“O Rama, You should know that just as fish cannot survive when taken out of water, neither Sita nor I can live without You for even a moment.” (Lakshmana, Valmiki Ramayana, Ayodhya Kand, 53.31)
Rama’s younger brother Lakshmana uses the fish and its relationship to water to show just how strong the devotion is to Rama. The wife Sita feels similarly. Lakshmana and Sita are like fish out of water when not in the company of Rama. Their devotion is spontaneous and also constitutional; they simply cannot live without Him.
3. The blossoming tree
When first learning about karma, which is action and reaction related to a material body, a person might wonder why it seems some people don’t see the just and proper consequences to their bad behavior. The question is, “When will justice arrive?”
The truth is that the reactions may not be immediate. This is seen even with supposedly innocuous behavior. I am going away for the weekend. Prior to leaving the house, I remember to close the windows and unplug major appliances. I think I have everything covered, but one thing I forgot was the garbage. I did not empty the can that was in the kitchen.
The reaction to this “sin,” which is nothing more than an incorrect or improper action, will not arrive until later. When I come back from the weekend, I immediately notice the foul odor pervading the house. The cause is the garbage. If I had remembered to empty it prior to leaving, the problem would have been avoided.
अवश्यं लभते जन्तुः फलं पापस्य कर्मणः।
घोरं पर्यागते काले द्रुमाः पुष्पमिवार्तवम्।।
avaśyaṃ labhate jantuḥ phalaṃ pāpasya karmaṇaḥ।
ghoraṃ paryāgate kāle drumāḥ puṣpamivārtavam।।
“Just as a tree starts to blossom during the proper season, so the doer of sinful deeds inevitably reaps the horrible fruit of their actions at the appropriate time.” (Lord Rama speaking to Khara, Valmiki Ramayana, Aranya Kand, 29.8)
Shri Rama uses the blossoming tree to explain how the consequences to sinful deeds arrive. They may not manifest right away, but have patience. The trees blossom at the appropriate season, and so the murdering, man-eating ogres from Lanka would get the proper punishment in due course.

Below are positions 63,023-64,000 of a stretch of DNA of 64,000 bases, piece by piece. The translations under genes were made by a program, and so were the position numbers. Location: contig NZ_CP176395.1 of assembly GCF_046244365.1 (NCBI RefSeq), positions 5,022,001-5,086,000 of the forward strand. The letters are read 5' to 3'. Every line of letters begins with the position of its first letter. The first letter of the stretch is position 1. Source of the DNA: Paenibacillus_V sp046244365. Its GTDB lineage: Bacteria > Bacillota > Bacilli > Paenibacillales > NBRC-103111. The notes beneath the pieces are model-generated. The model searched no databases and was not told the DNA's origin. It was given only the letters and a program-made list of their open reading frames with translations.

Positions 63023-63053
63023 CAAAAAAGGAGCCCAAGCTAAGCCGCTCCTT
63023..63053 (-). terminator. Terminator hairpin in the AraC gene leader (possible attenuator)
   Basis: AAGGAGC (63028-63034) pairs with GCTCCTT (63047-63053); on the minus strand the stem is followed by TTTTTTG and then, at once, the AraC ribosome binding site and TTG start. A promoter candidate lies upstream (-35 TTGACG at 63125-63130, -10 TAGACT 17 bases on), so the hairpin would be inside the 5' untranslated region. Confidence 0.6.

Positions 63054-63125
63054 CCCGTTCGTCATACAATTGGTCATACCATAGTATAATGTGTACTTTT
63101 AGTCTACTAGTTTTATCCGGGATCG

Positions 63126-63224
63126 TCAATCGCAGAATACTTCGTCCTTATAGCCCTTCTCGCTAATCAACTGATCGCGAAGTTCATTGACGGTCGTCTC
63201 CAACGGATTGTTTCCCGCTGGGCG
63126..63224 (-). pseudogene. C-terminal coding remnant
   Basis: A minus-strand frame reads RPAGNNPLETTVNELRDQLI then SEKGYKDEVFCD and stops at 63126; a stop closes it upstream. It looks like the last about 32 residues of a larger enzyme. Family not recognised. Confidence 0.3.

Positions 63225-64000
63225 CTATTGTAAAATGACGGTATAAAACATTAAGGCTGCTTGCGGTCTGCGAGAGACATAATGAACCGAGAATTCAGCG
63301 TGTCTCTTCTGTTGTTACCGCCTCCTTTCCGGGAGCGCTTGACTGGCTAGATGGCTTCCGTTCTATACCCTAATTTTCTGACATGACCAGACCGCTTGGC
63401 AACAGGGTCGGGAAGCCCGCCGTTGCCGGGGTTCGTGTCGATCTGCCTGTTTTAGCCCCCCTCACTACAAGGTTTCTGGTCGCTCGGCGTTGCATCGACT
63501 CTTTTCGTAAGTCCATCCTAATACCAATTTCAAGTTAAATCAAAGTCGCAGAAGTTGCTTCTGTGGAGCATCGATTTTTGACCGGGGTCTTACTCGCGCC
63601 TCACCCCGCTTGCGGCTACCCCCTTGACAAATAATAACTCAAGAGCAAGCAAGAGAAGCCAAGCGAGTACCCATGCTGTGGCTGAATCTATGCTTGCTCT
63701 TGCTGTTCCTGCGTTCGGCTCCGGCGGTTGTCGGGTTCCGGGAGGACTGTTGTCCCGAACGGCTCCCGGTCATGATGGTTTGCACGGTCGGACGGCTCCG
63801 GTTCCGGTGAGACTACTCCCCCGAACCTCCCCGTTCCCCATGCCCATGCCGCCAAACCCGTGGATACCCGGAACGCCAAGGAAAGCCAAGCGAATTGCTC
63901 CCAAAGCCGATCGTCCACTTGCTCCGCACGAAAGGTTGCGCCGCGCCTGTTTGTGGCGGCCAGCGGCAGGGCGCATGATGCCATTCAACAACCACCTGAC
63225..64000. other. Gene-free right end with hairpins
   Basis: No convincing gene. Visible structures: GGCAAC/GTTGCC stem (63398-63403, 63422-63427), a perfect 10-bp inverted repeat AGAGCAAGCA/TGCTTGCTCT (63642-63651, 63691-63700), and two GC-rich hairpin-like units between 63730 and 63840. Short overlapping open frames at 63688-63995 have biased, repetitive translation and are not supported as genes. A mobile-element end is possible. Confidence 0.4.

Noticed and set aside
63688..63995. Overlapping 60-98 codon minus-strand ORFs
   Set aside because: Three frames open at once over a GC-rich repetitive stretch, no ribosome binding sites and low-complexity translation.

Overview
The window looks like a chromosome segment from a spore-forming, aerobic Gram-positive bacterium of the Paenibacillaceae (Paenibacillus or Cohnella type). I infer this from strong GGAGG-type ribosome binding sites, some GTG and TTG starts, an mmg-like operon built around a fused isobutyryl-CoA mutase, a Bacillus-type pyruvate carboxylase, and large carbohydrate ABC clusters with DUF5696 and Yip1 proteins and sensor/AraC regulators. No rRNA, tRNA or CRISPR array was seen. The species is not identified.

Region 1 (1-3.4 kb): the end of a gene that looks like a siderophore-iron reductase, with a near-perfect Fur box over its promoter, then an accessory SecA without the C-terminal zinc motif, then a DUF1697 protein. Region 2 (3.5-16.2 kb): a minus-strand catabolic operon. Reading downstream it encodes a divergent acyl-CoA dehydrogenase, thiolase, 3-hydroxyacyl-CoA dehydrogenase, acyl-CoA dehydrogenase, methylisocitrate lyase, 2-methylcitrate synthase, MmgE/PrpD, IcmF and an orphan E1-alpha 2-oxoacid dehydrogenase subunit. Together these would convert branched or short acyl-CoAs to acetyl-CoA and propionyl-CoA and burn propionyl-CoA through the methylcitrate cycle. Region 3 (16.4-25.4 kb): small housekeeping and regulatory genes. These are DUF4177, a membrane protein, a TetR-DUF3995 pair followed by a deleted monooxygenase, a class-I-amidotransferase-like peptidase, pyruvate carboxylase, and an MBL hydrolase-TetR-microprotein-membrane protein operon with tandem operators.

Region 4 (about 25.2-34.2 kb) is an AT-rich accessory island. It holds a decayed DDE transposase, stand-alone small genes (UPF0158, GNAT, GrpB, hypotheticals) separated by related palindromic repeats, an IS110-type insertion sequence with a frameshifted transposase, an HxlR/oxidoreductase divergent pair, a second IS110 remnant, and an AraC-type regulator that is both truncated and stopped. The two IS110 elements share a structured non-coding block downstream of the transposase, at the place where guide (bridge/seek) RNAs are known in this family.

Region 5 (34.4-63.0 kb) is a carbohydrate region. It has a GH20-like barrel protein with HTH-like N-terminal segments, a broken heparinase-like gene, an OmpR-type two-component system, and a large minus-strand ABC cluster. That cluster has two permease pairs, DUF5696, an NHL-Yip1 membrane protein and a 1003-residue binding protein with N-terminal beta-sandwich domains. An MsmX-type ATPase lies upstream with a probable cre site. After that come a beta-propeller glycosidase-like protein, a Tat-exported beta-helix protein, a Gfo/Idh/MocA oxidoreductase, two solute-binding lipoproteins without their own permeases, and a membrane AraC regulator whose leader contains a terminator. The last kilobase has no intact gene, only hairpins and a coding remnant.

4. A bubble
Forming on the surface of the ocean, bubbles do not maintain shape for very long. Moreover, it is rather easy to break them; not much effort is needed. Shri Hanuman, the dedicated servant of Rama, uses this analogy to explain why it is not wise to overly lament the demise of another person.
शोच्या शोचसि कं शोच्यं दीनं दीनाऽनुकम्पसे।
कस्य कोवाऽनुशोच्योऽस्ति देहेऽस्मिन् बुद्बुदोपमे।।
śocyā śocasi kaṃ śocyaṃ dīnaṃ dīnā’nukampase।
kasya kovā’nuśocyo’sti dehe’smin budbudopame
“Whom are you lamenting for when you yourself are pitiable? Why do you pity the poor when you yourself have now been made poor? While in this body that is like a bubble, how can anyone look at anyone else as being worthy of lamentation?” (Hanuman speaking to Tara, Valmiki Ramayana, Kishkindha Kand, 21.3)
I feel sorry for someone else based on their situation. Perhaps they are destitute. Maybe they have fallen on hard times. Death and disease. Loss of a loved one. Nevertheless, every person is actually in just as precarious a condition. The body is like a bubble, and so the covering can burst at any moment. In this way I am not any different from you. We are all the same on the inside, spirit soul.
Analogies many in Gita found,
To provide understanding sound.
Shown also in sacred Ramayana,
Describing incarnation of Narayana.
Sita and Lakshmana not to live when forsaken,
Since like fish when out from water taken.
Sinner to pay at proper time indeed,
Like tree’s blossoming for horrible deed.
Categories: the four